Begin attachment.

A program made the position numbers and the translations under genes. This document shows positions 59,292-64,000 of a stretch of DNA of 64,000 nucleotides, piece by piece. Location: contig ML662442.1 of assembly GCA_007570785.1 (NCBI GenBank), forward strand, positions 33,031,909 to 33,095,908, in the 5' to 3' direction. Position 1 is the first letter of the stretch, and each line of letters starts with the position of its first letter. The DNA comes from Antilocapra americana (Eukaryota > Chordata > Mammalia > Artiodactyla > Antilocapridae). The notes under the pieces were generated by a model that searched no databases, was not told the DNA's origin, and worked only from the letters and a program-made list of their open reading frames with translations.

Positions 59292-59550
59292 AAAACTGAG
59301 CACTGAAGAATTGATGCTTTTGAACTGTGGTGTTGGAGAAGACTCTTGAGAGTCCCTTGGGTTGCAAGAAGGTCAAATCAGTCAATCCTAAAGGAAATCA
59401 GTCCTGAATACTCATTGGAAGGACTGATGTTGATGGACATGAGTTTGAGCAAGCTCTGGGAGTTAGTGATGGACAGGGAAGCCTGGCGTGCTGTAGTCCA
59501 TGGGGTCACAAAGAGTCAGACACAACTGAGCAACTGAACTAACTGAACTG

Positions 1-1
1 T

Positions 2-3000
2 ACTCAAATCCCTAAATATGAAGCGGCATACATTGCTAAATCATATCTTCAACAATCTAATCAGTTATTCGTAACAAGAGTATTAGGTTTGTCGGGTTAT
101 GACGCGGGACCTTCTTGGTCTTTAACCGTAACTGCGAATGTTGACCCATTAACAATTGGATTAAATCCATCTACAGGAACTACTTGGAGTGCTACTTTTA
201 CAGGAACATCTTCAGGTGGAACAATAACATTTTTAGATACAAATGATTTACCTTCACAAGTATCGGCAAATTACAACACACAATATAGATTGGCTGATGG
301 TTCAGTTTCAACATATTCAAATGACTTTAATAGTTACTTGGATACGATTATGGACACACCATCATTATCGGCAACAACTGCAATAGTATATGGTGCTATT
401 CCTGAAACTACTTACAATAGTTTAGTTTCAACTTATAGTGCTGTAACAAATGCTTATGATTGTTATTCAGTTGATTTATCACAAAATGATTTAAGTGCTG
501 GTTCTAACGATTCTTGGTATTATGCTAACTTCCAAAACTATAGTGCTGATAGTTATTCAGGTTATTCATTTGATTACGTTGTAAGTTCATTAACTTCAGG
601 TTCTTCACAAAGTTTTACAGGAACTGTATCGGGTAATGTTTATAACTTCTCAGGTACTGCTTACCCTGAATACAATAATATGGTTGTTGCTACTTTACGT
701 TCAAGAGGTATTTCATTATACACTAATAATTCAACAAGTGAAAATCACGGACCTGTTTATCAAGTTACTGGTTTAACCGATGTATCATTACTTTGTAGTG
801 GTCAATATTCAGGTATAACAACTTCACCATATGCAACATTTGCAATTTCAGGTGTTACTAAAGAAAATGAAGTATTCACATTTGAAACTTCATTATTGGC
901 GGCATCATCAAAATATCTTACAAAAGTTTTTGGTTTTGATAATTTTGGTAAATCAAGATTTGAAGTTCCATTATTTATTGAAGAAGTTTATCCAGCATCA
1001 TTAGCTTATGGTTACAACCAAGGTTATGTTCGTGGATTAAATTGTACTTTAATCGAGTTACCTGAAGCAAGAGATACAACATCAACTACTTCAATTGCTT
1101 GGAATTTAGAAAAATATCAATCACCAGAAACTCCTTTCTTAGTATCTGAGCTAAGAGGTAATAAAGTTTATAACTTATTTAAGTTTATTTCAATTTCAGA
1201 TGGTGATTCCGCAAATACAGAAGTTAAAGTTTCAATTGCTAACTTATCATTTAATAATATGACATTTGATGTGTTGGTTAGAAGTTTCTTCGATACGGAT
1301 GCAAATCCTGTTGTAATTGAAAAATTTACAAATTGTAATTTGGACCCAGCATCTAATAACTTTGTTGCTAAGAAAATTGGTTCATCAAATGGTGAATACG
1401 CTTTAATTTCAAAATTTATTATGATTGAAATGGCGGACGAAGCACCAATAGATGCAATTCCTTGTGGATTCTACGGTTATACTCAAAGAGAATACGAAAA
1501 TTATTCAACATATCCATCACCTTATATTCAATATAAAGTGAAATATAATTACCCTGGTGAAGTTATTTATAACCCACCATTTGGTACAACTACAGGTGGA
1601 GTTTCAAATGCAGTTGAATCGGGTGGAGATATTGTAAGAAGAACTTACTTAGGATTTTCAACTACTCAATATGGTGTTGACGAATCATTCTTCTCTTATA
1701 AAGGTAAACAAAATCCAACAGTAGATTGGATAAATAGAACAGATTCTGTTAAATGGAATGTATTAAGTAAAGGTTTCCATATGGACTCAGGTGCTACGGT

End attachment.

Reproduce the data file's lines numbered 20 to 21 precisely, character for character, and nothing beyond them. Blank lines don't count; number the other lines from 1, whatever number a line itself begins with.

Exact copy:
1001 TTAGCTTATGGTTACAACCAAGGTTATGTTCGTGGATTAAATTGTACTTTAATCGAGTTACCTGAAGCAAGAGATACAACATCAACTACTTCAATTGCTT
1101 GGAATTTAGAAAAATATCAATCACCAGAAACTCCTTTCTTAGTATCTGAGCTAAGAGGTAATAAAGTTTATAACTTATTTAAGTTTATTTCAATTTCAGA